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Mana Donganont | Applied Mathematics, University of Waterloo
Consensus Problems in Hybrid Multi-Agent Systems
A multi-agent system (MAS) is a dynamic system that consists of a group of interacting agents distributed over a network. In the past decades, the study of distributed coordination of multi-agent systems has been widely attracted by many groups of researchers such as mathematicians, engineers, physicists, and others. This is partly due to various applications in many areas, including spacecraft formation flying, multiple robot coordination, flocking, consensus or synchronization, cooperative control of vehicle formations, etc. As one of the most important problems in distributed coordination, consensus means that a group of agents achieves an agreement on a common value by designing the control law which is based on the information received by interacting with neighbors. There are many consensus methods that have been studied in recent years. Some problems focused on seeking the consensus of continuous-time (CT) multi-agent systems or discrete-time (DT) multi-agent systems, the others considered consensus problems on hybrid systems which are dynamical systems involving the interaction of continuous and discrete dynamics. Most consensus algorithms have been proposed for the multi-agent systems, but most results of consensus analysis are on the situation that all agents are continuous-time or discrete-time dynamic behavior. There are, however, some practical problems that the discrete-time and continuous-time dynamic agents coexist and interact with each other at the same time. Thus, it is reasonable to study consensus problems in such hybrid multi-agent systems (HMASs). Generally, the consensus protocols are designed to ensure that the states of all agents converge to a common value. However, up to date, in many practical problems, the states of agents may converge to prescribed ratios rather than a common value, such as compartmental mass-action systems, water distribution systems, and multiscale coordination control between spacecrafts and their simulating vehicles on ground. To deal with this problem, the scaled consensus problem has been introduced, where all agents will converge to the assigned proportions. Different from the standard consensus, where a group of agents seek to agree on a common quantity depending on the states of agents, scaled consensus implies that the state of each agent will approach prescribed ratios in the asymptote.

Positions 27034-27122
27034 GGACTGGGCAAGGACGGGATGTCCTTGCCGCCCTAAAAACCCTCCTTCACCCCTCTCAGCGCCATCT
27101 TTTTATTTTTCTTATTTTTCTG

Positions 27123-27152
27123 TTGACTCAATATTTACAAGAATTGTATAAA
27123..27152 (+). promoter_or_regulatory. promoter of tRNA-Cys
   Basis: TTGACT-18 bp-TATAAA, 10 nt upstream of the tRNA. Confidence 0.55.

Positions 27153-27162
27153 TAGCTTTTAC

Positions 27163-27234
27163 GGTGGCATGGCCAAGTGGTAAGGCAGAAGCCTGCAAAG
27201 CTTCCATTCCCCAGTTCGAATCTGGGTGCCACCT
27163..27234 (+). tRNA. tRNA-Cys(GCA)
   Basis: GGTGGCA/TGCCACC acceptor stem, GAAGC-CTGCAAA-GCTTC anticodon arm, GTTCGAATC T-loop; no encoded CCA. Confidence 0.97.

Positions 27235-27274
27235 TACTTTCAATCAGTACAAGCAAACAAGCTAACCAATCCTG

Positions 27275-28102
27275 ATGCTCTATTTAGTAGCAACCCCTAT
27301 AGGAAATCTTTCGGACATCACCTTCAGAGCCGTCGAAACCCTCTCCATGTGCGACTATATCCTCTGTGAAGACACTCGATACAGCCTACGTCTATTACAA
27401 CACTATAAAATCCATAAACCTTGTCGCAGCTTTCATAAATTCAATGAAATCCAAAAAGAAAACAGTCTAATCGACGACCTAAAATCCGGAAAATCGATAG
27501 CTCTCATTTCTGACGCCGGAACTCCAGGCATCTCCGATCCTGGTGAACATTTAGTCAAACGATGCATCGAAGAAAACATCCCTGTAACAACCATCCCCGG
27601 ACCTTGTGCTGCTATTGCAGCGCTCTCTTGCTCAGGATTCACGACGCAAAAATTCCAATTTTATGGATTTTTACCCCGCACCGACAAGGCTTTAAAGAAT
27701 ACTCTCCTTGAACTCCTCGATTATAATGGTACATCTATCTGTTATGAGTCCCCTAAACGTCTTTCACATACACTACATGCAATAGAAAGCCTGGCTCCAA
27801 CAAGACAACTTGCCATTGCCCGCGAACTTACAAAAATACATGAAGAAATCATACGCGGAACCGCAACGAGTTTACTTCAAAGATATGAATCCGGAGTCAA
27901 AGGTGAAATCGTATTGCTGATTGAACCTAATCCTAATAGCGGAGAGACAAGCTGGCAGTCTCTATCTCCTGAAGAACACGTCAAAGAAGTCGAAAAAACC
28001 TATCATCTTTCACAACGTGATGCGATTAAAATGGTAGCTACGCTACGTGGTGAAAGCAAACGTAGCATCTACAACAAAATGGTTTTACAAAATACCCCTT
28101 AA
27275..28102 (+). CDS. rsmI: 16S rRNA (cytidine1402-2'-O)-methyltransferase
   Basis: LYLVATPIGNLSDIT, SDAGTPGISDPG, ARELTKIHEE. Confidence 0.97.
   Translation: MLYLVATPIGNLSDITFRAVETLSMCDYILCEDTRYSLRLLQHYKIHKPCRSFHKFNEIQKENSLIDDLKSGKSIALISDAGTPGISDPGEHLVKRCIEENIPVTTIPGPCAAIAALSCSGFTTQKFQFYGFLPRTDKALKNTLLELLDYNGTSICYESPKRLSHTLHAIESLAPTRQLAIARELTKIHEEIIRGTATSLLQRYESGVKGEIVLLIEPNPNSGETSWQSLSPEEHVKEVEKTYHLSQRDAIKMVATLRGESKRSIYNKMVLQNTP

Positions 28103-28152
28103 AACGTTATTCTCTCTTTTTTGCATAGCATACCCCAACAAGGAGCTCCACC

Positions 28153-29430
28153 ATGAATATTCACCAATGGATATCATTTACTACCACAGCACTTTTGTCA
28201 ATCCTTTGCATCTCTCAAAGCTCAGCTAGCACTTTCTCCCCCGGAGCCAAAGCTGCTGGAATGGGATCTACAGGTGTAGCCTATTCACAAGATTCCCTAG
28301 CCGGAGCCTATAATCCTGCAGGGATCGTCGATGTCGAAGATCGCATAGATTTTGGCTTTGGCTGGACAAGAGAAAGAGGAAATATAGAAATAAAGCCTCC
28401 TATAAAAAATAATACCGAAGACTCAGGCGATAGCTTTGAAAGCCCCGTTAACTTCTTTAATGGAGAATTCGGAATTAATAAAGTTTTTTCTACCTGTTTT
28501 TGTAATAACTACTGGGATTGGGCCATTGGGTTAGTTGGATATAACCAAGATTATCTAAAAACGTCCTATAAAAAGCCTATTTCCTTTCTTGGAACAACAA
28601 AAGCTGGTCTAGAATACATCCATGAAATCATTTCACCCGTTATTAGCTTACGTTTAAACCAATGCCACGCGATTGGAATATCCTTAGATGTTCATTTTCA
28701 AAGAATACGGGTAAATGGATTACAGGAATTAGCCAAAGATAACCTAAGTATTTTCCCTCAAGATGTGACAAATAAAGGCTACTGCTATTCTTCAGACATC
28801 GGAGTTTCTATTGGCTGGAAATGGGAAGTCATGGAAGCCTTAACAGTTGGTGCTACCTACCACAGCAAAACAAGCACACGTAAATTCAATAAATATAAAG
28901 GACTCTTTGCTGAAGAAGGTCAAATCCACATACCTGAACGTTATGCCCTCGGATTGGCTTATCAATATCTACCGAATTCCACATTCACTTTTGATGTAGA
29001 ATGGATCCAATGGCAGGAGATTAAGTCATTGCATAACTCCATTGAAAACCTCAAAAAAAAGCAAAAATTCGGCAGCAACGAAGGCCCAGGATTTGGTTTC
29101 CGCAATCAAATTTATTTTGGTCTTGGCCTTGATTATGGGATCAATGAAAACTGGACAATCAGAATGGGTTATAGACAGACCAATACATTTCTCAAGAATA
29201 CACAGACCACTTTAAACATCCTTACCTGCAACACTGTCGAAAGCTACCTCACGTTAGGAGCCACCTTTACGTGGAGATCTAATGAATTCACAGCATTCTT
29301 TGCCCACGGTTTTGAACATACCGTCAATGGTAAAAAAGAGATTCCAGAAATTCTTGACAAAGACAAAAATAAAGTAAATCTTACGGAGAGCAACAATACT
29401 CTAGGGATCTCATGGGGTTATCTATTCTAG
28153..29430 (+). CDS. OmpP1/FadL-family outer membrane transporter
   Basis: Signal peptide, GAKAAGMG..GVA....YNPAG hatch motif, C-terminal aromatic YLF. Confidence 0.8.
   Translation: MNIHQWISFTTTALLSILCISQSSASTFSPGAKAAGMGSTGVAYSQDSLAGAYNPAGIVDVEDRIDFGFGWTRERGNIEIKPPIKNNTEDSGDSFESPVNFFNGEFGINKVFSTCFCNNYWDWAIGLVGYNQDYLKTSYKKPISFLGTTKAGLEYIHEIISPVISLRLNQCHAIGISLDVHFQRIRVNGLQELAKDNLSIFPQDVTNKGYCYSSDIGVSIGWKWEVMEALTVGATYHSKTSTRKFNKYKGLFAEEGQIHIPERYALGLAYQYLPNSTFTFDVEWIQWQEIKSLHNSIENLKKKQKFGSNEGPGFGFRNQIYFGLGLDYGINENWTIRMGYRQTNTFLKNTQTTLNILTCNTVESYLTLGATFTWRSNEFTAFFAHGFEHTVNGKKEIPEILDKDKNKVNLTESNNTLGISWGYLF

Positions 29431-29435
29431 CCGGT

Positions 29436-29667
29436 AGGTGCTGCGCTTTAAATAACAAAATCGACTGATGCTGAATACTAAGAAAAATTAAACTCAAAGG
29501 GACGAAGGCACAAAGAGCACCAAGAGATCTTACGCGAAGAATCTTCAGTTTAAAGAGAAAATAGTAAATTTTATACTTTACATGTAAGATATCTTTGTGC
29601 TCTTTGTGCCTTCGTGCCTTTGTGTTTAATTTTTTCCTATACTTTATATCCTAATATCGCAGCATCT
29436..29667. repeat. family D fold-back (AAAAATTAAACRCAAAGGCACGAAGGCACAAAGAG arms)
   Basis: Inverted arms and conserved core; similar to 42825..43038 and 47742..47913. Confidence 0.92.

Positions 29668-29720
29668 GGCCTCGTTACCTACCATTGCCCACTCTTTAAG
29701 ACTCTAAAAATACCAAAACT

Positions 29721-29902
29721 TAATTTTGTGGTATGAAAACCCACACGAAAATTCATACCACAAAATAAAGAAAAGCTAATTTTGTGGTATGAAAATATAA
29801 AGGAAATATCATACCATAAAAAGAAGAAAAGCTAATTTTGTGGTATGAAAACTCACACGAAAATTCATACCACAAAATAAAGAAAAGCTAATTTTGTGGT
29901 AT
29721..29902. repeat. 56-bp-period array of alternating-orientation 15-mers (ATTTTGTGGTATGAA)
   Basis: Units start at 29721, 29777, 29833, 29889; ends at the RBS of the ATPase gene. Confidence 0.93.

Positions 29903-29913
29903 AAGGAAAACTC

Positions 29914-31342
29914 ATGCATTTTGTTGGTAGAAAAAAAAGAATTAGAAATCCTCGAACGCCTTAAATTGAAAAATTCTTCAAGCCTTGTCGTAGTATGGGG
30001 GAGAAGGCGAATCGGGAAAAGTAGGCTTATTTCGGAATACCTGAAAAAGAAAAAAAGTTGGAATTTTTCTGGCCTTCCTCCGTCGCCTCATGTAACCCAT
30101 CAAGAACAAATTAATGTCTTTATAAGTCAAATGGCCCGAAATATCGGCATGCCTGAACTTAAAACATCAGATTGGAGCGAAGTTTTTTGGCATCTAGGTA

So, this work aims to study the (scaled) consensus problems in hybrid multi-agent systems under fixed and switching topologies including linear and nonlinear dynamics. Furthermore, we study consensus problems with communication delays, external perturbations, finite-time (scaled) consensus problems and also apply to the random networks.